I have been a doctor since 1967, started training in psychiatry in London 1968-69, did 5 years as a general medical practitioner in the community, completed the Australian formal training program in psychiatry (RANZCP) in 1975-79, and was in private practice as a clinical psychiatrist from 1982-86, seeing 600 new referrals over 4 years. I moved back into public clinical services in 1986, and have been a clinician and academic ever since. I keep up with the literature, but do not believe everything I read. So, can I recognise the most serious despair, and diagnose depressive illness? You bet! Have I treated and managed people over the longterm and seen them reach remission? You bet; the longest clinical processes I have managed were 15 and 16 years respectively. Both are still alive and flourishing. Do I know about suicidality? Well its a long story for another day, but I believe I do.
Do I prescribe for depression? Not in every case, and I tend to be old fashioned and use drugs I know rather than all the new variants that really don't seem to be any advance on stuff I originally used in the 70s. I am cautious and careful. In addition I have a strong belief that even serious depression is driven by our life experience, day to day problems, and our interactions with those around us. Even if you prescribe as a psychiatrist, I believe you are duty bound to ALSO do all the work to assist change for all those things driving the problem.
Now the other side of the problem. Have I ever been depressed or despairing? Of course. There were several times in my early youth when I felt isolated and under pressure and despairing, and then again later in married life there were times when I got to the point of asking if life was worth living. Of course, the last two years since being paralysed have been at times challenging in the extreme - and you can read about some of this in my serialised chapters of the book 'Taking Charge' (see earlier posts 2009-10). To begin with, lying flat on your back with no movement below the waist, no control over waterworks and bowels, and nobody appearing to know what had happened was not fun.
Was it clinical depression - that is genuine dinky-dy with all the bells and whistles depression? I certainly was utterly miserable, felt totally under the control of others, could think of no solutions to my predicament, lost my appetite (very rare for me), could not get to sleep, woke early in the morning with reality pressing in, wondered whether it was my fault that I had been paralysed, had no energy, lost interest in all sorts of bits of my complex life, and at times just wanted to die to solve the problem. Was it clinical depression? You judge for yourself? Did I admit to it? No. Did I seek help? No. Is that stupid? You bet. Did I think antidepressants would help? No. Can you believe that? I would not necessarily advise you to do things my way. In the first place I would seek some sort of help.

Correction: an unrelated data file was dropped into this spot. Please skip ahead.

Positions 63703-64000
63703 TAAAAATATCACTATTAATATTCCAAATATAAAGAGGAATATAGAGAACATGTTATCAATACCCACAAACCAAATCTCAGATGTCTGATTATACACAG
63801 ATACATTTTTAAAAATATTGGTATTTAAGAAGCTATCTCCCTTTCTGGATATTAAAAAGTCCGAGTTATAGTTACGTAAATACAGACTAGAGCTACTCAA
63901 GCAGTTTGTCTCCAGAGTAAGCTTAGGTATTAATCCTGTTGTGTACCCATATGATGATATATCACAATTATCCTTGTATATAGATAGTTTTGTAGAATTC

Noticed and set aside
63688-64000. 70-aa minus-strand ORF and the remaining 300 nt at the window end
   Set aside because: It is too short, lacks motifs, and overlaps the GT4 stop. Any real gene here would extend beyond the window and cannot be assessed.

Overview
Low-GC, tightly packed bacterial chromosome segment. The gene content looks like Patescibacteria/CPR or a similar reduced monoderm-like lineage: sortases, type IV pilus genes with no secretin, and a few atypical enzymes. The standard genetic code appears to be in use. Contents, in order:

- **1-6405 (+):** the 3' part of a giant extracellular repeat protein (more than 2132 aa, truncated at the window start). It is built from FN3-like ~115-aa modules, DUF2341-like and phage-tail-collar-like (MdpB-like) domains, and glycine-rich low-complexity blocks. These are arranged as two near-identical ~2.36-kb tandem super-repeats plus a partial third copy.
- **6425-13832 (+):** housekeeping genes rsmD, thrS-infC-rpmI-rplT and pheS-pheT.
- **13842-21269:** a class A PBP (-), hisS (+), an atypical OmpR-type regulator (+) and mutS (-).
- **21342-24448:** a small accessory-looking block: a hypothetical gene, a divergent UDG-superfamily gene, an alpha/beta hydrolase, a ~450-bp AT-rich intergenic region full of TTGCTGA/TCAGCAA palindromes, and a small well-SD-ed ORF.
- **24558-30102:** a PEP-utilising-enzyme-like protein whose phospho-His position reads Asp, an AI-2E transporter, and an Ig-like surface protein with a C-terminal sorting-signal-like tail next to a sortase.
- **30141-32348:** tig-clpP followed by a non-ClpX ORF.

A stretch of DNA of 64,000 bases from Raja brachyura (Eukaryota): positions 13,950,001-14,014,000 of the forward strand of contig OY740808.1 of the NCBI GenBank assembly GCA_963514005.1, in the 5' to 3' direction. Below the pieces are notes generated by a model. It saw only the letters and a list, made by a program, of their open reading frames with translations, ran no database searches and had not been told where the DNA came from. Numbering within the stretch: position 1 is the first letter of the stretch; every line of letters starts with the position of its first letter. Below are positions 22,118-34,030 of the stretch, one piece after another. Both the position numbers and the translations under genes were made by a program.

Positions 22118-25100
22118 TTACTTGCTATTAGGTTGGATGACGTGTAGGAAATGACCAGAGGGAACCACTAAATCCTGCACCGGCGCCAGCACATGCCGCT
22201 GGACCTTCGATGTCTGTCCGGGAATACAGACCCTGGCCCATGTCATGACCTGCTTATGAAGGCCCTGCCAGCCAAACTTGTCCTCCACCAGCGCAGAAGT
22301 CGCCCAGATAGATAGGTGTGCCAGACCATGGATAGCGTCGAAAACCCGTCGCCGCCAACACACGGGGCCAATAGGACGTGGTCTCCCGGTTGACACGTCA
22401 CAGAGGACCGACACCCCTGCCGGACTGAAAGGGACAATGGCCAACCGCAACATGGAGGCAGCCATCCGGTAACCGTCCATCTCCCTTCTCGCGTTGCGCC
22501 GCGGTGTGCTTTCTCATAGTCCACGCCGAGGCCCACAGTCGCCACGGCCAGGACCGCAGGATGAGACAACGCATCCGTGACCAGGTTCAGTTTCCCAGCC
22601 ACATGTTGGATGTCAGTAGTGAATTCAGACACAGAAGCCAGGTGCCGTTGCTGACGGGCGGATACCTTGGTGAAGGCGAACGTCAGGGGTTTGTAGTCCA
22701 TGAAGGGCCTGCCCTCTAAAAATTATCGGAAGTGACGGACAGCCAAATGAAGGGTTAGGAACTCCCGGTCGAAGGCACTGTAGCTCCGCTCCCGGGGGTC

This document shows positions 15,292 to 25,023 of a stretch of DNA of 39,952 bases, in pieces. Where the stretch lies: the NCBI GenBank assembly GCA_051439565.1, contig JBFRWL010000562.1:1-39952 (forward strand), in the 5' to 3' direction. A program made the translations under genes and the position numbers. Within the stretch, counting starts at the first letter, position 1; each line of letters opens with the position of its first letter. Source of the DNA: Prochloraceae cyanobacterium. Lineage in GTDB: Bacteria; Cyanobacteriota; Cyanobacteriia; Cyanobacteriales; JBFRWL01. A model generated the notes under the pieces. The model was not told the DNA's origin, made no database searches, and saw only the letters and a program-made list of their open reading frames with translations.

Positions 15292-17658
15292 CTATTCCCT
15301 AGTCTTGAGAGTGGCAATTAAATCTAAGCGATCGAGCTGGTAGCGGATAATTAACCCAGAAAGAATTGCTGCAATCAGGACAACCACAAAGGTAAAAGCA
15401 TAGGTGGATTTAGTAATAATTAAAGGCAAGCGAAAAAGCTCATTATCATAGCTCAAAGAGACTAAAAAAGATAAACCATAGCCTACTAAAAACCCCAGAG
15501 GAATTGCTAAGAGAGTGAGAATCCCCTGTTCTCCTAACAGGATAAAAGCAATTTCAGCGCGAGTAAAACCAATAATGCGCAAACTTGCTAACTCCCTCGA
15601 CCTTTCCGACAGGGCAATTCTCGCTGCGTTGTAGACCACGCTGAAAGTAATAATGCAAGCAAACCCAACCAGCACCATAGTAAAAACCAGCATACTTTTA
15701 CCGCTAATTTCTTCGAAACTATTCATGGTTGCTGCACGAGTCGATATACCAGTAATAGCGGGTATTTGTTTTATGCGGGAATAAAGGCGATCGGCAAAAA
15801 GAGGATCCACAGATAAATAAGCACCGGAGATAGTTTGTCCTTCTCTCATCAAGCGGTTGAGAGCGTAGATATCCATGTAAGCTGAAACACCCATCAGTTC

Seeking Help Saves Lives
So what began the change in me? See Challenging My Depression (1), where I had acupuncture and the next day saw a glimmer of hope. And then I began to write every day - just little bits or odd notes. Then I began to see all sorts of odd things as funny. Hysteria? Hypomanic defence against depression? No just bureaucracy and the way it treats human beings so poorly. So I alternated between laughing at lots of stupidities, and then getting angry, and then being determined to write down the story in the form of a book. I called that getting even - not for the paralysis, but for all the petty things that happen when you are a patient or in a wheel chair. So, do I know about depression; you be the judge.
Oh, and if you are reading this, and do suffer from depression SEEK HELP, and MAKE SURE YOU GET TREATED RIGHT.
More next time...

Thursday, January 5, 2012

Challenging My Depression (2)

What if even the most severe depression were a state of mind?
Even when you are the most depressed you can ever imagine someone being (that is, 10 out of 10), there are all sorts of stupidly ordinary things that YOU CAN DO that will gradually have some impact on you state of mind. You just want to stay in bed, to sleep, perchance to die quietly without anyone noticing. It does not work like that. Just get up... OK, if you can't do that, wait until you need to go to the bathroom, then get up and go. Now do three things. The first is to wash your hands as you would just as a routine. Then clean your teeth. Yes, I know it sounds stupid, but it is part of what we do every day, one of life's little routines, and that clean minty taste washes the sourness of depression out of your mouth. Swill the residual toothpaste out of your mouth, and have a look at your teeth. There you are, you are looking at yourself in the mirror. But also you are smiling... well sort of smiling... OK, you are grimacing. But you are using some muscles you may not have used in a while. Now poke your tongue out and look at that. It is probably a bit coated, and may need a bit of a scrub with the toothbrush, Do that, gently, and then poke your tongue out at yourself again to see whether it is clean enough. Now look at your teeth again with a little grimace. Feel stupid? OK, but somewhere in that routine you may just have found a small smile at yourself, at what you have become, and how strangely life is treating you. Or you may just have grimaced at the thought of some highly trained, slightly stupid, shrink telling you to clean your teeth! But it is practice for the next bit.